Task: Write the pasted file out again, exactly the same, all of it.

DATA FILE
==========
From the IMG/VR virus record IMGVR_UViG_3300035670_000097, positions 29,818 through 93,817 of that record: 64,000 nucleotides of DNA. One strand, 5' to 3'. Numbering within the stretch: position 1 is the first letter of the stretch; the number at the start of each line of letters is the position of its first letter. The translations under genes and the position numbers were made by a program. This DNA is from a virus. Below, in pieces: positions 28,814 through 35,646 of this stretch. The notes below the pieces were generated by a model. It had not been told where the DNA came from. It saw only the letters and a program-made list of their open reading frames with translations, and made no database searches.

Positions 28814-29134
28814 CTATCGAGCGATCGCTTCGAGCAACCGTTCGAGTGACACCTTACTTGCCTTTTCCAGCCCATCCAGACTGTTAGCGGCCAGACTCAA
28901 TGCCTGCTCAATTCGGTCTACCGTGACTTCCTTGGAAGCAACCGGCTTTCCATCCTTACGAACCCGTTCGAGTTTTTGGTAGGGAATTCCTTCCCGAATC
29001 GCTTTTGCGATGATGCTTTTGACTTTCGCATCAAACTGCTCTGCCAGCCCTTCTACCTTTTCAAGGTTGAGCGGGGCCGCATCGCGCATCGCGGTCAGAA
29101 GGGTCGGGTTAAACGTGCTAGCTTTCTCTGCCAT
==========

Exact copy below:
From the IMG/VR virus record IMGVR_UViG_3300035670_000097, positions 29,818 through 93,817 of that record: 64,000 nucleotides of DNA. One strand, 5' to 3'. Numbering within the stretch: position 1 is the first letter of the stretch; the number at the start of each line of letters is the position of its first letter. The translations under genes and the position numbers were made by a program. This DNA is from a virus. Below, in pieces: positions 28,814 through 35,646 of this stretch. The notes below the pieces were generated by a model. It had not been told where the DNA came from. It saw only the letters and a program-made list of their open reading frames with translations, and made no database searches.

Positions 28814-29134
28814 CTATCGAGCGATCGCTTCGAGCAACCGTTCGAGTGACACCTTACTTGCCTTTTCCAGCCCATCCAGACTGTTAGCGGCCAGACTCAA
28901 TGCCTGCTCAATTCGGTCTACCGTGACTTCCTTGGAAGCAACCGGCTTTCCATCCTTACGAACCCGTTCGAGTTTTTGGTAGGGAATTCCTTCCCGAATC
29001 GCTTTTGCGATGATGCTTTTGACTTTCGCATCAAACTGCTCTGCCAGCCCTTCTACCTTTTCAAGGTTGAGCGGGGCCGCATCGCGCATCGCGGTCAGAA
29101 GGGTCGGGTTAAACGTGCTAGCTTTCTCTGCCAT